Kasaan is originally a Tlingit word meaning Beautiful Town. The town chief, named Skowl, had a large house situated towards the north end of the settlement. When George T. Emmons first visited the village in 1885, he took a photo of old Chief Skowl's house after it had been freshly clad with milled siding. Chief Skowl also owned a second house in the village that had an unusual frontal pole.
Alfred P. Niblack witnessed the funeral ceremonies for old Chief Skowl, who died in the winter of 1882-83:
According to the custom of the region, his body was first displayed in state dressed in the ceremonial robes of a chief. Later it was enclosed in a casket and deposited, as shown, on a pile of boxes containing his clothing and ceremonial dance paraphernalia.
||This pole, in front of a second house in Kasaan belonging to Chief Skowl, depicts priests, an angel and Eagles. Rather than celebrating the arrival of the Russian Orthodox Church in Alaska, however, it ridicules the fact that young men from the villages wanted to train for the priesthood and abandon the old ways.
Photograph by A. Bergstresser, circa 1900.
The dance house belonging to Chief Shakes was also an impressive building; it stood just behind his house, the last one at the north end of the second row. The frontal pole incorporates more non-Haida motifs and styles than any other piece; in fact, the only traditional element is the Eagle on top. Another Eagle with its head to one side is clearly an American eagle copied from a coin or a ship's figurehead. The figures on the pole include three Russians and one angel. The Russians are priests dressed in large flowing robes, hands crossed on their breasts -- or pointing to heaven, as in the figure at the top. The angel, whose face is surrounded on three sides by feather designs, is a particular delight. Other spaces, usually filled on traditional Haida poles by diminutive animal figures emerging from the orifices of larger figures, are decorated here with tendril and leaf patterns copied from the stylized ship carvings common at the time. This pole was transported to Ketchikan for restoration and was re-erected there.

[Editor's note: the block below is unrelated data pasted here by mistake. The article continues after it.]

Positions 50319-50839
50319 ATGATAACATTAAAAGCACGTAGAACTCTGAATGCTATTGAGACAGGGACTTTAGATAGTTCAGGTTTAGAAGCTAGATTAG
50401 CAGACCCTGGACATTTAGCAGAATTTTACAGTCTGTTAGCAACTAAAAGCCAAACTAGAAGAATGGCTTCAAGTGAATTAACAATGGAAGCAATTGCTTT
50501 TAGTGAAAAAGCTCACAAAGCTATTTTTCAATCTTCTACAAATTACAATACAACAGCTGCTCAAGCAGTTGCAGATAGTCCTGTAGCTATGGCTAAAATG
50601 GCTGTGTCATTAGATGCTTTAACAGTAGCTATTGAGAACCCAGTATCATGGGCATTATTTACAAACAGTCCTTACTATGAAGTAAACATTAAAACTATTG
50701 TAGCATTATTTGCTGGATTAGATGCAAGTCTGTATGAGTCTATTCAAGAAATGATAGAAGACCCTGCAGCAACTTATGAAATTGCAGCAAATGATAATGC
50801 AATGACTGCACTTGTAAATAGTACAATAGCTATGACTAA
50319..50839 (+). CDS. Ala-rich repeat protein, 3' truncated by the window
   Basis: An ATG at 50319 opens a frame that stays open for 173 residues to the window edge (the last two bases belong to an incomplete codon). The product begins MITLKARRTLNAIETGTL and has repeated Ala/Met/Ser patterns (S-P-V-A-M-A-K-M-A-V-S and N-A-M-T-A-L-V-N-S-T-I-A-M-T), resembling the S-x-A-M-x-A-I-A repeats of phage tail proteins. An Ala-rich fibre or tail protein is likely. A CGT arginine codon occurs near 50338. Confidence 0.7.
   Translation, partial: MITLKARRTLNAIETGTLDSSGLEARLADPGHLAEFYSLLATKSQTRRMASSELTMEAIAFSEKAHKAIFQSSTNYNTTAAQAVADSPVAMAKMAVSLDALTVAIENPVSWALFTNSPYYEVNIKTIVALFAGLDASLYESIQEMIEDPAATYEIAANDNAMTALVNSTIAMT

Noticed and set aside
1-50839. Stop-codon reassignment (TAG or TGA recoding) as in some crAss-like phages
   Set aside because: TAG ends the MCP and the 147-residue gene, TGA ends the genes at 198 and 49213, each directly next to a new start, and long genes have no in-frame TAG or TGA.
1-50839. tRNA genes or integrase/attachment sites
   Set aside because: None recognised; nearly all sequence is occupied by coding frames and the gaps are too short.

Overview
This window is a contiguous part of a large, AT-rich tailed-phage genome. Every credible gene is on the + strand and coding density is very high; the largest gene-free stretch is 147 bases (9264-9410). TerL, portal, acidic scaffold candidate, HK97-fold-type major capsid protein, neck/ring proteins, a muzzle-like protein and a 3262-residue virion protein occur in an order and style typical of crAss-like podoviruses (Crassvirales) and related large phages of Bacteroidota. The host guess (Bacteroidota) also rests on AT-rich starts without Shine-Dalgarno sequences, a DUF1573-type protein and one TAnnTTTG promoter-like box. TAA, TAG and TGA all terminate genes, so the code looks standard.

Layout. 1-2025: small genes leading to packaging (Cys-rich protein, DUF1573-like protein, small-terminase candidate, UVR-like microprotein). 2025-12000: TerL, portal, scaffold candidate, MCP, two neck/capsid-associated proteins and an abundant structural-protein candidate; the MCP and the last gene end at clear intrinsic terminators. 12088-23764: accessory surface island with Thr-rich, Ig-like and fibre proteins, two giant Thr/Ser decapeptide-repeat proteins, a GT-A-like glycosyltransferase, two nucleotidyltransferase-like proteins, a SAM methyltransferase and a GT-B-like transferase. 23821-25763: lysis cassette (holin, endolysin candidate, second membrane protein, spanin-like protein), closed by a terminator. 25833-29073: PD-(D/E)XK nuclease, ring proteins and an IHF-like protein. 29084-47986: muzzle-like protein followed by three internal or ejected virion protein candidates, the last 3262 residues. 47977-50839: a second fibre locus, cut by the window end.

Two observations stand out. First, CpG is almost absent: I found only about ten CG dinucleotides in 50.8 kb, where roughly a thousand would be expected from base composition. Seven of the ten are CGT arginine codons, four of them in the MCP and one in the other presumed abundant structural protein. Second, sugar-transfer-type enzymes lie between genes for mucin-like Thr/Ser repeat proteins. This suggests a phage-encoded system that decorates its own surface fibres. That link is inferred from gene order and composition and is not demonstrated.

Another leading chief of Kasaan was Soni-hat, whose name appears frequently in the Hudson's Bay Company journals for Fort Simpson for three decades beginning in the 1870s. He appears in a formal family portrait inside Whale House at Kasaan just before the turn of the century. In addition to the three generations of his relatives arranged around him, he displays all of his chiefly possessions: frontlets, a Chilkat blanket and leggings, a painted leather cape, two copper shields, a talking stick and piles of chests filled with other prerogatives of power. An exquisitely carved interior house post peeks out from behind this display of opulence.